The developments underway seem to suggest that this momentum may actually pick up the pace going forward, with help from new customers, increased penetration in the existing customer base and growing demand from the non-SEC market. The new customers are growing at a double-digit rate and deepening penetration into the existing customer base is visible from rising average contract values on subscription support revenues and improving revenue retention rate, which was more than 96% excluding add-ons and more than 112% including add-ons.

The SEC market opportunity is well covered and visible in the existing revenue growth, but the large non-SEC opportunity is just starting to flourish. The non­-SEC cases are expected to contribute more than 50% of the subscription bookings for the full year 2016 and some of the drivers for this growth should be the requirements of Sarbanes-Oxley, insurance companies managing the Model Audit Rule compliance process, lottery systems managing the CAFR (comprehensive annual financial report), financial companies using CCAR (comprehensive capital analysis and review) and Dodd­-Frank Act Stress Test, etc.

Expectations finally in check, relative valuation

The expectations from the stock, down 25% YTD and trading near all-time lows, seem to have been reset, even though the performance has continued to improve.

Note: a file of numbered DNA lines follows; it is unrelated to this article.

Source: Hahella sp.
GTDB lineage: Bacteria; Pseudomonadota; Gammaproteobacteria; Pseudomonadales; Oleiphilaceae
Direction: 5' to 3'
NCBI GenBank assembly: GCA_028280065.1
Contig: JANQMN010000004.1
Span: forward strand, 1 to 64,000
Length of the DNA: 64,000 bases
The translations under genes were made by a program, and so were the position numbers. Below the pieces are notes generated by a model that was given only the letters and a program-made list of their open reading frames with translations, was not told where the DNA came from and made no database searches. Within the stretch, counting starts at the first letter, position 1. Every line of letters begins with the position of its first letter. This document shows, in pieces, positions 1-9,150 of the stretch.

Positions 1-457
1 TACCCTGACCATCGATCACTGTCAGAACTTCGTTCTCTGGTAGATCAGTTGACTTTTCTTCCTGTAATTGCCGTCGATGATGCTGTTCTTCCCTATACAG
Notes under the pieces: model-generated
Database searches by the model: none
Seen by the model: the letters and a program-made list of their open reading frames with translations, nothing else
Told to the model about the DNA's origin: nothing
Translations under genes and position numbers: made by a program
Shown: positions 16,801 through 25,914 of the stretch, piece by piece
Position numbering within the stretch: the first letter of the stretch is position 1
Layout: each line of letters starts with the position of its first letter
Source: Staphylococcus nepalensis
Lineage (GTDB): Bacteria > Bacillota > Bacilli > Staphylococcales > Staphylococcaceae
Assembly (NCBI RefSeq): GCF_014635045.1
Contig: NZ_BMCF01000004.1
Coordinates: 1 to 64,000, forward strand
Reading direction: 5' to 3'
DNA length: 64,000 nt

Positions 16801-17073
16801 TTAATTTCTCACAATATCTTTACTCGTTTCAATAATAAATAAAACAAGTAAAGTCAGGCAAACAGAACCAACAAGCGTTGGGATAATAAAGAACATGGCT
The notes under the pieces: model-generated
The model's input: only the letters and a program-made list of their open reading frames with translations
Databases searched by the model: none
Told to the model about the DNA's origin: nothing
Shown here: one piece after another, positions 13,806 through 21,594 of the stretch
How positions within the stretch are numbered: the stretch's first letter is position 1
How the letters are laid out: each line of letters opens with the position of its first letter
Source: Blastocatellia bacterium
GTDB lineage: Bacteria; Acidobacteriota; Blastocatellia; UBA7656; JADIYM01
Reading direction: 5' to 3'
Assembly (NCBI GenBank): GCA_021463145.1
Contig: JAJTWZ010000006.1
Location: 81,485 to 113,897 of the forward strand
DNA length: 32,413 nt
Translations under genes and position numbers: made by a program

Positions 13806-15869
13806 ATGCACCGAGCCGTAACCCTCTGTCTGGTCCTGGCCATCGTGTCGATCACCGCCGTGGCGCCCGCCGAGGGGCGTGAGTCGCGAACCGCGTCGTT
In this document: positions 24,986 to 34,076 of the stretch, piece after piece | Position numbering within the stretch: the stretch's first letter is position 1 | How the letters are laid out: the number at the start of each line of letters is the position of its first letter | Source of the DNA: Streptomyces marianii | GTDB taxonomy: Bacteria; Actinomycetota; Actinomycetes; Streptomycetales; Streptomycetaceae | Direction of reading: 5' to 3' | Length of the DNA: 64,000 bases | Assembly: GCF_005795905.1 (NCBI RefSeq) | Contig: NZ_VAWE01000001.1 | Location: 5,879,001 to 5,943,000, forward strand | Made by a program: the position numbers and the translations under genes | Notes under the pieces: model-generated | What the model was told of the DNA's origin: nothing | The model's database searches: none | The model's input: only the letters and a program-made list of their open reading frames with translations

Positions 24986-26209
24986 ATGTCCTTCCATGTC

But now that the consolidation in the Cloud-based software space is picking up, the company's leadership in the XBRL space should offer a strong floor to the stock, considering the value of the business as a potential acquisition candidate for various large enterprise software companies.

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The stock is trading at less than 2.5 times expected revenues for the next fiscal year, a significant discount to some of the Cloud-based software deals done over the past few months, as the sheet above shows.

Disclosure: I/we have no positions in any stocks mentioned, and no plans to initiate any positions within the next 72 hours.

I wrote this article myself, and it expresses my own opinions. I am not receiving compensation for it (other than from Seeking Alpha). I have no business relationship with any company whose stock is mentioned in this article.